Before George Pemberton ever meets Serena he is warned to be careful. Instead of heeding the warning, he goes to bed with her the first night and is married within the month. Together, the newlyweds travel to the North Carolina mountains to work on Pemberton’s business to build a timber empire. Serena and George rule the mountains with an iron fist, getting rid of any individual who may stand in their way. Complications arise when it is discovered that Serena cannot bear children. She sets out to murder George’s ex-lover and their son.
It took me awhile to decide how I felt about this book. It’s definitely one of those books that gets better the more you think about. It takes some time to fully digest and realize everything that you read. I think this was the intention of the author because of the way it was written. Plenty of times we get information of events after the fact. A lot of the book is told through discussions between the workers. Major events (such as the death of a character) are told in passing between the workers. I always felt as though I were being told what was happening, rather than being shown. This did result in a disconnect with the characters.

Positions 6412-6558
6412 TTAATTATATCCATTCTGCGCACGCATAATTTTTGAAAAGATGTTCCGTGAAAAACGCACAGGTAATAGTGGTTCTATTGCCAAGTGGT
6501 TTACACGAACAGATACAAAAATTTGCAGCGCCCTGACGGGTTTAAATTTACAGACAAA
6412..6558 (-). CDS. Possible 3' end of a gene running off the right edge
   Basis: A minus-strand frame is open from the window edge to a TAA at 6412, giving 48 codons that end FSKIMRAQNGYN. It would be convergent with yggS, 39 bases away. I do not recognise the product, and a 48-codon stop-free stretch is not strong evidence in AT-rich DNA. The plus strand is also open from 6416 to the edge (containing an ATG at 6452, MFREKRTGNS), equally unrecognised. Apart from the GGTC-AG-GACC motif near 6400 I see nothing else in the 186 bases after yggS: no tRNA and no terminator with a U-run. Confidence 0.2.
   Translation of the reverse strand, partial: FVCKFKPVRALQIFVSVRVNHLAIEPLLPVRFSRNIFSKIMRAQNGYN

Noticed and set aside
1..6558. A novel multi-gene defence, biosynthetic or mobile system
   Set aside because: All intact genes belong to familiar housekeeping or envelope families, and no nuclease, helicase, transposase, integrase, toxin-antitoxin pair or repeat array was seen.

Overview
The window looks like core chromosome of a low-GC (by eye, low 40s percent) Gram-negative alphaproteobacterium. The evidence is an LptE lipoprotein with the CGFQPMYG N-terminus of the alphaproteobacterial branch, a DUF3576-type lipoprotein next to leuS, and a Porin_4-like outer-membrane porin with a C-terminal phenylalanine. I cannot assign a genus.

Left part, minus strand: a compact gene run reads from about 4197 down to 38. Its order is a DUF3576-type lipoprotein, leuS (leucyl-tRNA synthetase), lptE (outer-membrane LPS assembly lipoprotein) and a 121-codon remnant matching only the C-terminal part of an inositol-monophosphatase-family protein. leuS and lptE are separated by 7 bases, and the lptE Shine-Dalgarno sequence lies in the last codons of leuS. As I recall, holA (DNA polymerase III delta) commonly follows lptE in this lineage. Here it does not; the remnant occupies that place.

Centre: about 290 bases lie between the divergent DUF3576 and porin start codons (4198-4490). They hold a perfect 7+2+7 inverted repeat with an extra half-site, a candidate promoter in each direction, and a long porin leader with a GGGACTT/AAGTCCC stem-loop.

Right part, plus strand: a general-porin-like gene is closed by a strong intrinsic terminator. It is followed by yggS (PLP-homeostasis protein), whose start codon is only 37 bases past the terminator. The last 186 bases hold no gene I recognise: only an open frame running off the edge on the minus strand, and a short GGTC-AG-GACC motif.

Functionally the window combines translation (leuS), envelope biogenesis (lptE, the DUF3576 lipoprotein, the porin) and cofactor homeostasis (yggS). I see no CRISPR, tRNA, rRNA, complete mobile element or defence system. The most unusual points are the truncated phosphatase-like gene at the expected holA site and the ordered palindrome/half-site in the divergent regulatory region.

The title character is the catalyst for all the events that happen throughout the book, yet we never really get to know her. We do not learn much about her as a person. We know that she grew up in Colorado. Her family died from an illness but she survived. Then when she meets George Pemberton she is living in Pennsylvania. Those are the only details we are given into her life. We are never given any insight into what drives her ruthless decisions. And they are definitely ruthless. Many people who read this book have been calling her one of the most brutal female characters ever written. I think she is one of the most brutal characters ever written about period, regardless of her gender. She manages to make a man who murders someone within the first few pages and abandons the young girl he got pregnant seem almost kind.
The novel takes place in the late 1920s to early 1930s. Rash does a wonderful job of really capturing this time period. How some men were building empires and becoming insanely rich, while others would camp outside a place for the chance to work for a couple of dollars.
Final Verdict: I gave this book a 3-star rating on Goodreads but it’s really 3 and 1/2 for me.